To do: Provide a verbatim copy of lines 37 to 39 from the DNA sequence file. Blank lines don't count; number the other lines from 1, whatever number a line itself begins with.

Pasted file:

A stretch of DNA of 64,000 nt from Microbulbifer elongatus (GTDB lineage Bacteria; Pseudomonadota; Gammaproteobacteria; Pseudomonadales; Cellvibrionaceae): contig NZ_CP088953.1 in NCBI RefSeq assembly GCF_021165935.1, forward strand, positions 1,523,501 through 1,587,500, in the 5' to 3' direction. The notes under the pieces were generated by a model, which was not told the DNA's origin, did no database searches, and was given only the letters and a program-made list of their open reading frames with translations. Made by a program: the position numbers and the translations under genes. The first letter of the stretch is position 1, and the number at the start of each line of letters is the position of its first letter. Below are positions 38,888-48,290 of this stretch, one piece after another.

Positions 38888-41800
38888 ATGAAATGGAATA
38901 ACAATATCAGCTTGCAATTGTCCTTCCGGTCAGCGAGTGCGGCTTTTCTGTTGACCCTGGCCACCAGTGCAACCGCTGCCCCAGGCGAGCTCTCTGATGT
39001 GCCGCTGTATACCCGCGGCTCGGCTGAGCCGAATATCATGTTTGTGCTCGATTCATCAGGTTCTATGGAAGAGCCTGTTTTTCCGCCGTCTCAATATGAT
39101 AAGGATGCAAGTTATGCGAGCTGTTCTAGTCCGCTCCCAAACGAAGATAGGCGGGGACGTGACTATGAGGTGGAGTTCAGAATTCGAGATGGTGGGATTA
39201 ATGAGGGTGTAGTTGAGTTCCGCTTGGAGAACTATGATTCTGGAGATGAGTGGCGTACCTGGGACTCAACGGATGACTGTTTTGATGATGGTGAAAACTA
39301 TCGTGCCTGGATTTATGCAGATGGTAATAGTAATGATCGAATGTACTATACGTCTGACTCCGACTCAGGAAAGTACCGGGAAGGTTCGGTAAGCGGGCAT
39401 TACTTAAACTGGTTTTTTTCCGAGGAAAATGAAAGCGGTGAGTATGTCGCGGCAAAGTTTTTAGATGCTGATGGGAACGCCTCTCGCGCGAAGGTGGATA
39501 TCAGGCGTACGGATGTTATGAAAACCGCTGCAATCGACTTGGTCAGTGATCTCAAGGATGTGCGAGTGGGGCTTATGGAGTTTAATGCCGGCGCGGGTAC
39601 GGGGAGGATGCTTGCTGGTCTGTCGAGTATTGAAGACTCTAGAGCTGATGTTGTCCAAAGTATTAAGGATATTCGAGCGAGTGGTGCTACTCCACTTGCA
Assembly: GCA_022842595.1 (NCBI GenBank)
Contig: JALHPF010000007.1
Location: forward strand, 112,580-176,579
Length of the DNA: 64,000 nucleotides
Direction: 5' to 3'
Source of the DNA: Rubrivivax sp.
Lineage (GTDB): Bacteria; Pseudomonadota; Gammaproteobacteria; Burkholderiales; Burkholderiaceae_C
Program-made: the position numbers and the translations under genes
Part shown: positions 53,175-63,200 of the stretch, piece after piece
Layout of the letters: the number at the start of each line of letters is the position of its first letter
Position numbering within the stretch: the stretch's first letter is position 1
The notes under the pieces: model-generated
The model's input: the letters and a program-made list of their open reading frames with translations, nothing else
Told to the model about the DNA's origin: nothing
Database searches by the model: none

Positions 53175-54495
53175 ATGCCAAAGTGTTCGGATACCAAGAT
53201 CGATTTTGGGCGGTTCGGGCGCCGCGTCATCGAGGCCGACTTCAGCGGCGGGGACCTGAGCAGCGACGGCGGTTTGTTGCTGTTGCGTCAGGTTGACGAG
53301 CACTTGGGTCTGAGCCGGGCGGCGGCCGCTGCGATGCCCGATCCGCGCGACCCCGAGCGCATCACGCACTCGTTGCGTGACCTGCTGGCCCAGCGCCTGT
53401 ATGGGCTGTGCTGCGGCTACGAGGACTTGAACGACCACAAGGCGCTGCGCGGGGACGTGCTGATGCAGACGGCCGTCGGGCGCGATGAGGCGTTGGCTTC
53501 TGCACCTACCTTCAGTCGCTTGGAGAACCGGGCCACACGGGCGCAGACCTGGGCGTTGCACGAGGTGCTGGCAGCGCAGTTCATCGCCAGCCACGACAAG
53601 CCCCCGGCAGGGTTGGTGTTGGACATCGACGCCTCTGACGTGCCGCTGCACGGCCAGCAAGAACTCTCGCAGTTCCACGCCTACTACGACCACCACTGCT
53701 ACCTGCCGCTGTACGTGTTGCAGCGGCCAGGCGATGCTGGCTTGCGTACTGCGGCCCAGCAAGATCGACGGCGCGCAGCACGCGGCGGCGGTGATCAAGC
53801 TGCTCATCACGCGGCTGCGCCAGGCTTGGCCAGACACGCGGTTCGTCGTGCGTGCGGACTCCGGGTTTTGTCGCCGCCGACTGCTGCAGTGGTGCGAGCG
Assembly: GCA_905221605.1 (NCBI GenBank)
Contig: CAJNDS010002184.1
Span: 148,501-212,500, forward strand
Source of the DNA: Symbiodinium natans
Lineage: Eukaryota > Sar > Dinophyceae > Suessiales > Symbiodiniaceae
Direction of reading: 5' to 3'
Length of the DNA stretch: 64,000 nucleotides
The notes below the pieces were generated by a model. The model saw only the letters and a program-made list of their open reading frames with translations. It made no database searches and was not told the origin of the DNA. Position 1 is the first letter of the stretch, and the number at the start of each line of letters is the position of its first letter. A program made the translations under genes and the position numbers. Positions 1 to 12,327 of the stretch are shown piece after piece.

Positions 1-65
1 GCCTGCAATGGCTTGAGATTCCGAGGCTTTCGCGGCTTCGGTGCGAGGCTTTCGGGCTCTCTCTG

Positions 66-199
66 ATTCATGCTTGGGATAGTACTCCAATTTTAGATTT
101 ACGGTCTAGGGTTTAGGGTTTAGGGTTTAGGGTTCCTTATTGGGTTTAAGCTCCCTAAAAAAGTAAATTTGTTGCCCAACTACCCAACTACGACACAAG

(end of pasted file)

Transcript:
Contig: CAJNDS010002184.1
Span: 148,501-212,500, forward strand
Source of the DNA: Symbiodinium natans